A person will need to explain how their attacks of dyspnea started, how long they last, how frequently they occur, and how severe they are.

Doctors may use chest X-rays and computed tomography (CT) images to make a more specific diagnosis of dyspnea and evaluate the health of the person’s heart, lungs, and related systems.

An electrocardiogram (ECG) will show up any signs of a heart attack.

Tests to measure air flow and the patient’s lung capacity can help to pinpoint the source and the extent of breathing problems. Additional tests will look at the level of oxygen in a patient’s blood, and the blood’s capacity to carry oxygen.

Treatment

To treat dyspnea, doctors will address the cause of the breathing difficulties and work with the individual to help them breathe more easily.

[man with fan]
A stream of cool air around the face and neck may help.

Specific treatments vary from person to person, depending on the source of the problem. If dyspnea is linked to asthma, it normally responds well to medications such as bronchodilators and steroids. When it is due to an infection such as pneumonia, antibiotics can bring relief.

Other medications, such as opiates, anti-inflammatory drugs, and anti-anxiety drugs, can also be effective.

Breathing troubles stemming from COPD can improve with special breathing techniques such as pursed lip breathing and strengthening exercises. People can learn how to do this on pulmonary rehabilitation programs.

The Dyspnea Lab, a research center specializing in shortness of breath, report that people find these programs helpful, even if the root causes of the problem remains.

If tests indicate low levels of oxygen in the blood, supplemental oxygen may be supplied. However, not everyone with shortness of breath will have low blood oxygen levels.

According to the Dyspnea Lab, many people with dyspnea find that a gentle stream of cool air around the head and face helps improve their symptoms.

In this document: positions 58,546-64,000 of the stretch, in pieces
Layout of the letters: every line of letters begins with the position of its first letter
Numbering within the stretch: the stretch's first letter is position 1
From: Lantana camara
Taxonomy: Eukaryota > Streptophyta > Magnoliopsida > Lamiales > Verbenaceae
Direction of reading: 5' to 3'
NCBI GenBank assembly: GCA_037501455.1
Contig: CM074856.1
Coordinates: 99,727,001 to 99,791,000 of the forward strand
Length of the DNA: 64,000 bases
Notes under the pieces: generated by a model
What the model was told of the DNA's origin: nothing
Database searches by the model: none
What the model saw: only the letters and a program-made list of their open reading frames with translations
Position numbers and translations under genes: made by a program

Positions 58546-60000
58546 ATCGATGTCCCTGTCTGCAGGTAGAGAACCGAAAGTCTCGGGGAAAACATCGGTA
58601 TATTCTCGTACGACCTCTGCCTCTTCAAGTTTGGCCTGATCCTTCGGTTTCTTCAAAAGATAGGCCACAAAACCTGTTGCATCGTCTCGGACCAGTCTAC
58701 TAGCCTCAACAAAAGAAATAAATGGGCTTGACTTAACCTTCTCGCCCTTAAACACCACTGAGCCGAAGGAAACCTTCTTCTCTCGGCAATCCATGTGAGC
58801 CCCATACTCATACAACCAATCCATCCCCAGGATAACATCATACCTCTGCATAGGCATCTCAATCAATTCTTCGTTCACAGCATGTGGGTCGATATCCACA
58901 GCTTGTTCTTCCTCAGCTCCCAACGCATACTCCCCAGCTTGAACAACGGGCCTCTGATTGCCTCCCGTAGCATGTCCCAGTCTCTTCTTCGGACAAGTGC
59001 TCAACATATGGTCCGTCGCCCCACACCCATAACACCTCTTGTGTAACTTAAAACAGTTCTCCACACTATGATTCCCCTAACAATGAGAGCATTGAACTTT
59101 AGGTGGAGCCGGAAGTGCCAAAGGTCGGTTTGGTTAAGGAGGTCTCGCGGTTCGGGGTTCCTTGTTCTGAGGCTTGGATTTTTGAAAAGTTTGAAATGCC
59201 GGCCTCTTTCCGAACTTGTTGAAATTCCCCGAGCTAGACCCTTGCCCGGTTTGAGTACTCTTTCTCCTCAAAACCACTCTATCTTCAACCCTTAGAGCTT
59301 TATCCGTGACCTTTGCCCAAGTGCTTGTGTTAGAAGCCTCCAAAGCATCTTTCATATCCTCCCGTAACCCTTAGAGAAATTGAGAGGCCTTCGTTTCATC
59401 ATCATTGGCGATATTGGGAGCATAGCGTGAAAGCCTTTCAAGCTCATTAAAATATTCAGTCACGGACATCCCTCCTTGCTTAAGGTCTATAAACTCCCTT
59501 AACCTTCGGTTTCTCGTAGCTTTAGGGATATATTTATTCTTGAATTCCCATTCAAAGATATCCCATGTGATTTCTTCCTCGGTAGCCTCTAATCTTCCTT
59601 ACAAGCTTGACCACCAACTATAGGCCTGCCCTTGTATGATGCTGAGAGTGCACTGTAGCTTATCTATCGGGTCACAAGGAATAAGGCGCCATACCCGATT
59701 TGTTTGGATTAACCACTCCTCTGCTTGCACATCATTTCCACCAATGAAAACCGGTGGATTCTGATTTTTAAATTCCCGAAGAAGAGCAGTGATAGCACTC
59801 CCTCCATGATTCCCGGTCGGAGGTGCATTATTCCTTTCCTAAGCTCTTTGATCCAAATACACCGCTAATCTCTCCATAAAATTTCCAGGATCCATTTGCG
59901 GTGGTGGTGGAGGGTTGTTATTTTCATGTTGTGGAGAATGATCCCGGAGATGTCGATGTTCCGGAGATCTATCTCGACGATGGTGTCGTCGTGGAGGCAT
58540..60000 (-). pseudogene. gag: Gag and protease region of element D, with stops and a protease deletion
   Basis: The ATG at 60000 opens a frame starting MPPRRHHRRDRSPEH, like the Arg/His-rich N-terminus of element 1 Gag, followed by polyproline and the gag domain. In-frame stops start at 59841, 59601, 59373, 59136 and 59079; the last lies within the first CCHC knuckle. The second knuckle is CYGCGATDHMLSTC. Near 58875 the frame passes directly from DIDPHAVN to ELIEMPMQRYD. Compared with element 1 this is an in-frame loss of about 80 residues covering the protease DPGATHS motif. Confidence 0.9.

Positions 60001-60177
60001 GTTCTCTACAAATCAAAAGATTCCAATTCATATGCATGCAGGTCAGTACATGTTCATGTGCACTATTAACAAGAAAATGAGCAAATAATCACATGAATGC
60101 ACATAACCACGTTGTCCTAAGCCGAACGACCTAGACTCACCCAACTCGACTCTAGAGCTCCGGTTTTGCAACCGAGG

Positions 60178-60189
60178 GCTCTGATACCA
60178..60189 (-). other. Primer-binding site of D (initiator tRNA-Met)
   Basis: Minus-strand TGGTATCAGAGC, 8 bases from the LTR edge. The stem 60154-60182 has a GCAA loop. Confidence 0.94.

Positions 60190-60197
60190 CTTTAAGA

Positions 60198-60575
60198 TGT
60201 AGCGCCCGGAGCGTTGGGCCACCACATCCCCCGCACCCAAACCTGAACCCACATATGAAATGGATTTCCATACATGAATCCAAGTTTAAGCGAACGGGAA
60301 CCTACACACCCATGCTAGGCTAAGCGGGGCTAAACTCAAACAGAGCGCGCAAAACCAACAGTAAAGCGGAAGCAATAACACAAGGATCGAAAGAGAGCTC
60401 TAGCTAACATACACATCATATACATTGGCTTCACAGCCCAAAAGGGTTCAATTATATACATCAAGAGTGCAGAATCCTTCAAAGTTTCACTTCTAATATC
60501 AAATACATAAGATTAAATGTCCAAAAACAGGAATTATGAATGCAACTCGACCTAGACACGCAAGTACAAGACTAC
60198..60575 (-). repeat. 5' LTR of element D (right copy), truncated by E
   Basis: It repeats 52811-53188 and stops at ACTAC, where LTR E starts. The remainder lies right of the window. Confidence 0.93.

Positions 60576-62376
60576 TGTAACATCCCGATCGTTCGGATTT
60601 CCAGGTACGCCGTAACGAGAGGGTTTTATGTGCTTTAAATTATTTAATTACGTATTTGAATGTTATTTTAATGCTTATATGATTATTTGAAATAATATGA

Prevention

Individuals with dyspnea can take measures to improve their overall health and give themselves more breathing room.

These include:

  • Quitting smoking
  • Avoiding second-hand smoke where possible
  • Avoiding other environmental triggers such as chemical fumes and wood smoke
  • Losing weight can be beneficial in many ways, such as reducing stress on the heart and lungs and making it easier to exercise, both of which can strengthen the cardiovascular and respiratory systems
  • When adjusting to higher altitudes, people should take time, ease into activities gradually, and reduce exercise levels at altitudes above 5,000 feet

Dyspnea in specific patient groups

Dyspnea can affect specific groups of people in different ways:

Pregnant women

According to the Cleveland Clinic Center for Continuing Education, mild symptoms of dyspnea are common during pregnancy.

This is because pregnancy reduces a women’s breathing capacity by up to 20 percent. However, the number of breaths a woman takes per minute, or the respiratory rate, does not typically change during pregnancy.

Older people and people with serious health conditions

Dyspnea can develop when people are experiencing the advanced stage of certain diseases.

At this point, shortness of breath will be dealt with as part of an end-of-life treatment package, as treating dyspnea with specific drugs may cause the person unnecessary problems.

Infants

Diseases of the upper respiratory system are a relatively common pediatric emergency, and one of the most common causes of shortness of breath in infants.

Croup, inhaling a foreign object, and inflammation of the windpipe are all common causes of dyspnea in infants.

Outlook

The outlook for people with dyspnea depends on the cause.

If the underlying condition can be treated and improved, such as pneumonia or asthma, then breathing problems may be eliminated or greatly reduced.

However, if shortness of breath is due to serious or chronic diseases that worsen over time, such as heart disease or COPD, improvement may be limited.

Patients with dyspnea need to work with their healthcare providers to develop and follow a comprehensive treatment plan.